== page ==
Virtual reality as sharp as the human eye can see?

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Finnish start-up Varjo has developed a prototype virtual reality (VR) headset that its makers claim gives an image 50 times sharper than most other headsets currently on the market.

When I tested the prototype - looking round the virtual cockpit of a passenger plane - the level of detail in the small central area of vision was certainly impressive - as close to the real thing as I've come across.

Image quality outside this area, simulating standard VR headsets, was noticeably fuzzier.

Founder and chief executive Urho Konttori says the firm has managed to achieve this by mimicking how the eye sees.

"The human eye only focuses on a thumbnail-sized area of vision - the brain fills in the rest," he says. "Our peripheral vision is less detailed, at a much lower resolution."

So Varjo's headset provides very high definition images only of the objects our eyes are focusing on at any particular moment, the rest of the scene is at lower resolution. It uses eye-tracking technology to tell which parts of the image it needs to render in high definition.

This technique is known as foveated rendering within the industry - chipmaker Nvidia has been working on it for a few years.

This selective approach uses a lot less computing power, says Mr Kontorri - roughly 25% less than current VR headsets.

But this level of detail doesn't come cheap - headsets will cost between €5,000 and €10,000 (£4,350 and £8,700) - so the Helsinki-based firm is targeting corporate customers, such as aircraft manufacturers, carmakers, architects, construction firms and the entertainment industry.

"VR visualisation - looking at designs of cars, buildings, cityscapes in high-definition 3D - will become a key part of the design process for business," says Brian Blau, VR analyst for research firm Gartner.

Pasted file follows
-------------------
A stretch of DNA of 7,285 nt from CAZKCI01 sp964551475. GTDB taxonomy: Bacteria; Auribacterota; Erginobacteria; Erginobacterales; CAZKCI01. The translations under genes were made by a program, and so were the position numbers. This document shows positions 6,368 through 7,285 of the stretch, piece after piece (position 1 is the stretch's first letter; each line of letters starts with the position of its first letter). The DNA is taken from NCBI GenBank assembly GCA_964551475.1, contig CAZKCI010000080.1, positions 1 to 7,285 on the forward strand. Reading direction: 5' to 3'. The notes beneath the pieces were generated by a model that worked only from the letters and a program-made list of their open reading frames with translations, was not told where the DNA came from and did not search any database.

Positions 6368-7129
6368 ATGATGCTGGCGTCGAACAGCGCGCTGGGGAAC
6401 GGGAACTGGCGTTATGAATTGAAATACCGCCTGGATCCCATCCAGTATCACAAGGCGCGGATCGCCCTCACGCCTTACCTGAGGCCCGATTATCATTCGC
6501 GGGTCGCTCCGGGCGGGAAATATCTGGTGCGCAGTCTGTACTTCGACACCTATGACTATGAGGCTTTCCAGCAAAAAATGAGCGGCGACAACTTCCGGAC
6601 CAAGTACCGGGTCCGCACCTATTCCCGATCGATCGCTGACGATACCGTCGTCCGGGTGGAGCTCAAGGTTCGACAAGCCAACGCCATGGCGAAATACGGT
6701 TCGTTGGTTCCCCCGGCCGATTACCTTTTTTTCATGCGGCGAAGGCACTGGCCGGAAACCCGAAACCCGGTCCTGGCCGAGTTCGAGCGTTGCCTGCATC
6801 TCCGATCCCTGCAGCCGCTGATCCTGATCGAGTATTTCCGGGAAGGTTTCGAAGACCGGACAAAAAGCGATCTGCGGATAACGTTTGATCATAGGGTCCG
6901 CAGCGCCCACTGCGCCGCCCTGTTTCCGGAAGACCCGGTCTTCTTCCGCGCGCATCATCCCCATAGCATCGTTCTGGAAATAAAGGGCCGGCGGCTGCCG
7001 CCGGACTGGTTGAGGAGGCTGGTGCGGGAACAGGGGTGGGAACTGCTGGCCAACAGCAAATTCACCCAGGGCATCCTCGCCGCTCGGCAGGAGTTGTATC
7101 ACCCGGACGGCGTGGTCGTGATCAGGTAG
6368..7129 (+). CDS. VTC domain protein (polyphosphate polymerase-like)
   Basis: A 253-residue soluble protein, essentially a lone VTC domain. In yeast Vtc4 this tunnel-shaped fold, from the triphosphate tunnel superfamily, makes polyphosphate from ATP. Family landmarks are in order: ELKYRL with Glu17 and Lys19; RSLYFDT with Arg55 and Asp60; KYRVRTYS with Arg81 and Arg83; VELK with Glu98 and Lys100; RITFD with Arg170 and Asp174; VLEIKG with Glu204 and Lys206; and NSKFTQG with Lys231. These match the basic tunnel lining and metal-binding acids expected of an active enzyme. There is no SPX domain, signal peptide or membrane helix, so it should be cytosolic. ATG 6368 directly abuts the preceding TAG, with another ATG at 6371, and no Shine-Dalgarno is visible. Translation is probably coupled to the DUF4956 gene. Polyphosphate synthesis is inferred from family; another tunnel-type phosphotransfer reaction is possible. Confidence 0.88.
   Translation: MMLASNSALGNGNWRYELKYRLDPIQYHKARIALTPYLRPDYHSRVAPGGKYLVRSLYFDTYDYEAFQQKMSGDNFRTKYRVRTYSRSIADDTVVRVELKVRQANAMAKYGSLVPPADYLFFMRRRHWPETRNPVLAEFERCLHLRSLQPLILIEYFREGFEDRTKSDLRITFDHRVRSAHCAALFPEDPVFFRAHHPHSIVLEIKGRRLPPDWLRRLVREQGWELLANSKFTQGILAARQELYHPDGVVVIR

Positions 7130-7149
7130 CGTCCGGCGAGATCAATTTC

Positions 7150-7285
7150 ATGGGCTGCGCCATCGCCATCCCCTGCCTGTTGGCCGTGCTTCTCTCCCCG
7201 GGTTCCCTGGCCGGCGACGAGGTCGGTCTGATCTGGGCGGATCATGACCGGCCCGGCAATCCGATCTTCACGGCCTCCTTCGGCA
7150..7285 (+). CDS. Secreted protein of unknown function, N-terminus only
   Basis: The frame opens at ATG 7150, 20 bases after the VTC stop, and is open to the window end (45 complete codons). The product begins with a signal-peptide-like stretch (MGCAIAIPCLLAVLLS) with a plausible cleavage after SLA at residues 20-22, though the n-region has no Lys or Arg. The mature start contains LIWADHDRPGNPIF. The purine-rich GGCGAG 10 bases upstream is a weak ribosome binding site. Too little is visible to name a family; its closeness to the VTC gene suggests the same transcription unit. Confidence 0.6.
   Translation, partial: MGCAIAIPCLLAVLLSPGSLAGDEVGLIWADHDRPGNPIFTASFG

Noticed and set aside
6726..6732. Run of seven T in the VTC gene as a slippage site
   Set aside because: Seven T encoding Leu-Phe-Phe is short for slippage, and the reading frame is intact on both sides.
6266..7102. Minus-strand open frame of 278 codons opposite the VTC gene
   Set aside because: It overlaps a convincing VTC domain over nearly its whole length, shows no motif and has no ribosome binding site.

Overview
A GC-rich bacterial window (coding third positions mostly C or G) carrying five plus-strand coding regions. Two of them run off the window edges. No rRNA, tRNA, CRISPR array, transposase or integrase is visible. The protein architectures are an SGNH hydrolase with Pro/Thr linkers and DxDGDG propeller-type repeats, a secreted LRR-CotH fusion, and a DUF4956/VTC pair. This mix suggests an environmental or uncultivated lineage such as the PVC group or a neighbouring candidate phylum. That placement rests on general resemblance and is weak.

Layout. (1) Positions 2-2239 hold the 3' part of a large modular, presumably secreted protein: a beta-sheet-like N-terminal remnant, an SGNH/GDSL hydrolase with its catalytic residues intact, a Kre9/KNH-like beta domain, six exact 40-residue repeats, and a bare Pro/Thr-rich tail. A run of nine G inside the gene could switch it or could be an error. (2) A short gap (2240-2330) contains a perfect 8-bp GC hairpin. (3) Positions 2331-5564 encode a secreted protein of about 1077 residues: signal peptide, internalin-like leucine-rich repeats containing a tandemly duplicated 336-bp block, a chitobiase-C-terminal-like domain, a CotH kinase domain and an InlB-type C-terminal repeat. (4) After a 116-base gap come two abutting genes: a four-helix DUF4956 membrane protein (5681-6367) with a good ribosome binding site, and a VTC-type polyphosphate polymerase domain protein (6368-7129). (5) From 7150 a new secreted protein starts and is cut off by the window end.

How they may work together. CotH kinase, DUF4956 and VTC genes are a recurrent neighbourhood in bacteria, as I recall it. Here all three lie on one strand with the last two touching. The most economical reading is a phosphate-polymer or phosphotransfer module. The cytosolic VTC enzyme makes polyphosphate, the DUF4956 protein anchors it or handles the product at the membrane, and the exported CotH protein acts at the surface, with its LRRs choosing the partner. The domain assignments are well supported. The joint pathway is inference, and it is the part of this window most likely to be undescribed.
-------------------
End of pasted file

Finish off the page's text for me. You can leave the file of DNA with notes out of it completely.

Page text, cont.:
Mr Kontorri, who used to work for Microsoft and Nokia, is hoping that simulator training for aircraft pilots and other professionals could be made a lot cheaper using VR in addition to training on traditional full-scale simulators.

"Fully functional cockpit simulators can cost around €10m so there aren't many around, and access to them is limited," he says. "Using our system could bring the total cost of training to around €100,000."

Carmakers BMW, Audi and Volkswagen have all asked for early access to the technology so they can help develop the prototype, says Mr Kontorri. And aerospace firms Saab and Airbus have also expressed interest. Game development platforms Unreal and Unity are technical partners.

But of course, a prototype is not the same as a final product.

Varjo, which has attracted more than $15m (£11m) in funding so far, is aiming to bring a final version to market by the end of 2018.

And rivals are exploring a similar approach.

Chipmaker Qualcomm, for example, has teamed up with eye-tracking firm Tobii to develop headsets that concentrate graphical processing power to where the user is looking

The image quality of the peripheral vision is reduced without the user noticing.

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